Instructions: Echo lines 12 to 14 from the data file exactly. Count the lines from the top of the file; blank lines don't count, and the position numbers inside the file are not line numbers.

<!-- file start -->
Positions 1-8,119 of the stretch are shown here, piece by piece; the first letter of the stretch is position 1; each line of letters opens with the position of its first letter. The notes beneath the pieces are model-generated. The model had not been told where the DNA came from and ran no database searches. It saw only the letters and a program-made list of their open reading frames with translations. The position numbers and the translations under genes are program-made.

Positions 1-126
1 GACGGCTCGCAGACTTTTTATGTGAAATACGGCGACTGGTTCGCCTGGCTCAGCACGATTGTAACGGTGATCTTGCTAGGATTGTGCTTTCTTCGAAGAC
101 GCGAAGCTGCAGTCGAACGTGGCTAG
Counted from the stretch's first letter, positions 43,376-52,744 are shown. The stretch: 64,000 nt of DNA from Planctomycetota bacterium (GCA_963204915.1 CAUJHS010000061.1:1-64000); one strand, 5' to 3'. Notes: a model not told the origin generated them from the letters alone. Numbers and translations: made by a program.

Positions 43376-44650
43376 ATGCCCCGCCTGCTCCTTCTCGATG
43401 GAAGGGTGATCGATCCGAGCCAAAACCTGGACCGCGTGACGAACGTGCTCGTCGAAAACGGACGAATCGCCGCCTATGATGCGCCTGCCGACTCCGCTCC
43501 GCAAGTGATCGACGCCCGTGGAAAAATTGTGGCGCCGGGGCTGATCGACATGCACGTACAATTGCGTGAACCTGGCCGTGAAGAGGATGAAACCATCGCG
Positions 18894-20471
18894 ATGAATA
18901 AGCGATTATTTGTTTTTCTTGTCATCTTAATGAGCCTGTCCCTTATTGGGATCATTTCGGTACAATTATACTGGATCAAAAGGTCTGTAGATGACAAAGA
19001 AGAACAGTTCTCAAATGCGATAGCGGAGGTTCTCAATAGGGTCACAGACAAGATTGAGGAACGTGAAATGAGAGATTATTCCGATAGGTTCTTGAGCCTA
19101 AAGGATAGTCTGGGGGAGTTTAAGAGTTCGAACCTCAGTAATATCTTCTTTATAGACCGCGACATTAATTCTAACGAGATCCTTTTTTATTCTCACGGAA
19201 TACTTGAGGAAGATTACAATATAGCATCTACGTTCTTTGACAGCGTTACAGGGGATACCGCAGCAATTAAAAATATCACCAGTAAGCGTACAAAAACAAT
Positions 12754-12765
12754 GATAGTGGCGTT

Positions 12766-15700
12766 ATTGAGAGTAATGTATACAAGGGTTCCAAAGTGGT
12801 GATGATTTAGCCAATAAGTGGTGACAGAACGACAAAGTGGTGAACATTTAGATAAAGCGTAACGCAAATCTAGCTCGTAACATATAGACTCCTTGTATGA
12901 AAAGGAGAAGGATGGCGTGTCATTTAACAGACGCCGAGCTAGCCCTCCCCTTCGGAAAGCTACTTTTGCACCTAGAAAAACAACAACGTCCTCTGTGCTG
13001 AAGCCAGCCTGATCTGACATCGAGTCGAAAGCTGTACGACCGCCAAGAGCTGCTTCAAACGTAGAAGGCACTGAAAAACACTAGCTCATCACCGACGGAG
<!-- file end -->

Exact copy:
18901 AGCGATTATTTGTTTTTCTTGTCATCTTAATGAGCCTGTCCCTTATTGGGATCATTTCGGTACAATTATACTGGATCAAAAGGTCTGTAGATGACAAAGA
19001 AGAACAGTTCTCAAATGCGATAGCGGAGGTTCTCAATAGGGTCACAGACAAGATTGAGGAACGTGAAATGAGAGATTATTCCGATAGGTTCTTGAGCCTA
19101 AAGGATAGTCTGGGGGAGTTTAAGAGTTCGAACCTCAGTAATATCTTCTTTATAGACCGCGACATTAATTCTAACGAGATCCTTTTTTATTCTCACGGAA